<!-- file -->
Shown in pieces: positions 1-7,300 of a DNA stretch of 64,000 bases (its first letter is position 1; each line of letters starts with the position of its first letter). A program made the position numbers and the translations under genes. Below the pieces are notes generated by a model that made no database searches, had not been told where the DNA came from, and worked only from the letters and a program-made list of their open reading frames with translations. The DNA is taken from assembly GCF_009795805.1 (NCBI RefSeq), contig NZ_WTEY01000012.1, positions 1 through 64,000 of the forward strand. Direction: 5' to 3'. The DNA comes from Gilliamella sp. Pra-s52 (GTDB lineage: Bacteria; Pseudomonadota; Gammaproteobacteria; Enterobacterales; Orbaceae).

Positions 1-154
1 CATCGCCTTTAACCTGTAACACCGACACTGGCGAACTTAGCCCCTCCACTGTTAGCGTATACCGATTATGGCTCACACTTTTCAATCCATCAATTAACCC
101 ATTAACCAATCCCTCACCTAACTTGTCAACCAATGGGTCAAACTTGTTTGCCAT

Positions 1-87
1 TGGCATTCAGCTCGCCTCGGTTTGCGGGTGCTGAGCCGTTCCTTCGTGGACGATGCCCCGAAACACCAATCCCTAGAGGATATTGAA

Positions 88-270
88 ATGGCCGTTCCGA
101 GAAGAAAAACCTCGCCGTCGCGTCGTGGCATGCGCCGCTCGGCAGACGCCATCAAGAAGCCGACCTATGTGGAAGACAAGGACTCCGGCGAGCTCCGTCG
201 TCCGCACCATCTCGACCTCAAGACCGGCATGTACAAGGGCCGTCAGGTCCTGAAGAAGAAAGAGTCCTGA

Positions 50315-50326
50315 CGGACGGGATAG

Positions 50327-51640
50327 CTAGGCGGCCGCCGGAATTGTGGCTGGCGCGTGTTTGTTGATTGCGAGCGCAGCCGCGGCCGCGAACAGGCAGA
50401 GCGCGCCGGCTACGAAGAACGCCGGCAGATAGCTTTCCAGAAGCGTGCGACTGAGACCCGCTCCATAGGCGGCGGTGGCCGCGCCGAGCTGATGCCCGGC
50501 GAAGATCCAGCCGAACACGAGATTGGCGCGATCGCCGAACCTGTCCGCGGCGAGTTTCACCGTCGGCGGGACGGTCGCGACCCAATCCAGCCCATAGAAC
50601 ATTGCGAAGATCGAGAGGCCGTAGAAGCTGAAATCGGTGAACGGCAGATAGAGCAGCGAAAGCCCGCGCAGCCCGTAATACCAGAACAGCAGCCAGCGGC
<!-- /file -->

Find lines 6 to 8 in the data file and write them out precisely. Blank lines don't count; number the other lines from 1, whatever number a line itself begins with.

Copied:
1 TGGCATTCAGCTCGCCTCGGTTTGCGGGTGCTGAGCCGTTCCTTCGTGGACGATGCCCCGAAACACCAATCCCTAGAGGATATTGAA

Positions 88-270
88 ATGGCCGTTCCGA